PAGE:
Report Says Twitter Is Looking To Save Vine With Sale

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When Twitter announced last month that it was shutting down Vine and with it cutting 9% of its workforce there were a number of loyal users that were a little bit crushed. While the service lost Twitter money, it appears it may enjoy a second life as TechCrunch reported Monday that Twitter is shopping the six-second video service to about five possible buyers including Japan’s Line messaging service.

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Twitter didn’t quite kill Vine

When Twitter made the announcement in late October, the company was clear that existing Vines would remain available for download as well as viewing. Regarding the sale of Vine, TechCrunch cited an unnamed source that said that all of the roughly five bids came in at less than $10 million. That’s hardly a windfall for the struggling company that has seen a number of companies including Salesforce, which recently decide not to purchase the micro-blogging platform that revolutionized how we communicate with its original 140 character posts.

In early October, The New York Times reported that Salesforce might be by the company and that getting rid of Vine would save the company about $10 million a month operating the short video service.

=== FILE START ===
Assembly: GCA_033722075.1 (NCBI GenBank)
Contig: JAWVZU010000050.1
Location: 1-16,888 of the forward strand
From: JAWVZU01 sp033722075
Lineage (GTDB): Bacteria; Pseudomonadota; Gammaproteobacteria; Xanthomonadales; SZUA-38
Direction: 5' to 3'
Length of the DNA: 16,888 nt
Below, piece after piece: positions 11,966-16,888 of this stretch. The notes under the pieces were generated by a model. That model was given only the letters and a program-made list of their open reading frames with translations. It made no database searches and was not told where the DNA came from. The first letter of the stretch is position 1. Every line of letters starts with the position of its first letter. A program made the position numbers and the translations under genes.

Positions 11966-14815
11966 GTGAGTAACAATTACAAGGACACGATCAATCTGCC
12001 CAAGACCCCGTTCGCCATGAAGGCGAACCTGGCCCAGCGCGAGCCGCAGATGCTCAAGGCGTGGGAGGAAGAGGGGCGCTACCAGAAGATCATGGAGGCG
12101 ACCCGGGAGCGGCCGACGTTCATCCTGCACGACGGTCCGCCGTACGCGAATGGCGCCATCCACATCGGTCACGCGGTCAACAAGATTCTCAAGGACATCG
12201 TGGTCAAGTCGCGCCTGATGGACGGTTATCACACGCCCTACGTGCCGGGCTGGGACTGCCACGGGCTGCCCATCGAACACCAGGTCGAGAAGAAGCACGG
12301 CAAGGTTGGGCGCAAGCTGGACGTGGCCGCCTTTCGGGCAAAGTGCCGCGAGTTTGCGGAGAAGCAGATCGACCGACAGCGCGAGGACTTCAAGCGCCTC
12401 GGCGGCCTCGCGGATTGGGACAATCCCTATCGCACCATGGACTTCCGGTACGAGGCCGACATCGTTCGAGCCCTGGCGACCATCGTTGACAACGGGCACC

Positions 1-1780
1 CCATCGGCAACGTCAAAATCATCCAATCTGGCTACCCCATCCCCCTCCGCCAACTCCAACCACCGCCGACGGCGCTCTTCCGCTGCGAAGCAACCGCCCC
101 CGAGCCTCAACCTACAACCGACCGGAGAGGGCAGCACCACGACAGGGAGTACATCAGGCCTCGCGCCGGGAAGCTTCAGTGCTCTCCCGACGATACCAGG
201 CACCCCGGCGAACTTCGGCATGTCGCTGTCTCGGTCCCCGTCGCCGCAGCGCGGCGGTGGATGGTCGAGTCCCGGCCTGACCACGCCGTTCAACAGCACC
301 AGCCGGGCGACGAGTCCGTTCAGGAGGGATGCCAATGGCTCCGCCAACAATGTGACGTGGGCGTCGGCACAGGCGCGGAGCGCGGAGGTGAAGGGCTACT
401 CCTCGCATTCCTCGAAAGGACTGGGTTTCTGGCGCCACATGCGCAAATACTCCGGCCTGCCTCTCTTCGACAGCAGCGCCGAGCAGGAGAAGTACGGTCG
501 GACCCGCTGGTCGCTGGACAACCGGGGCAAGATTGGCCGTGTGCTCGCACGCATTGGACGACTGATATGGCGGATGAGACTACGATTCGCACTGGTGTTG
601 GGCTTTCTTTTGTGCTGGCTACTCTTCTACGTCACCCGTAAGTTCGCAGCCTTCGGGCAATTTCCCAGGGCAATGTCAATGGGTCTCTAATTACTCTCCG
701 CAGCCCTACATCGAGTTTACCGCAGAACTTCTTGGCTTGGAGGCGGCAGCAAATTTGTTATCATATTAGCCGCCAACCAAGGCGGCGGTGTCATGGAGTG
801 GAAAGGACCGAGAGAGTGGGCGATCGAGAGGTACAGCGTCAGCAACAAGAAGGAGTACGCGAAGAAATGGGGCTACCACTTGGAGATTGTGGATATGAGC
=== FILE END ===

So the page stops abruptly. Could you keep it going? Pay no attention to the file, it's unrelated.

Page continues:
When the TechCrunch report came out yesterday, Twitter who was asked to comment prior to publication declined to do so.

Following the TechCrunch report, USA Today reached out to the company and was also met with no new information.

“We don’t comment on rumor or speculation,” Twitter spokeswoman Brielle Villablanca said in an email to the newspaper.

Given the reported costs of operating Vines, $10 million a month, any purchase would have to be made by a company with pretty deep pockets as it seems to be a losing proposition and one that would require a real surprise run of the service to actually see it make money something that its present ownership has clearly never been able to do.

There is also an inherent danger is selling Vine. If someone, however unlikely, were able to turn the service around into profitability it would certainly not reflect well on Twitter.

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About the Author

Brendan Byrne
While studying economics, Brendan found himself comfortably falling down the rabbit hole of restaurant work, ultimately opening a consulting business and working as a private wine buyer. On a whim, he moved to China, and in his first week following a triumphant pub quiz victory, he found himself bleeding on the floor based on his arrogance. The same man who put him there offered him a job lecturing for the University of Wales in various sister universities throughout the Middle Kingdom. While primarily lecturing in descriptive and comparative statistics, Brendan simultaneously earned an Msc in Banking and International Finance from the University of Wales-Bangor. He's presently doing something he hates, respecting French people. Well, two, his wife and her mother in the lovely town of Antigua, Guatemala. To contact Brendan or give him an exclusive, please contact him at [email protected]

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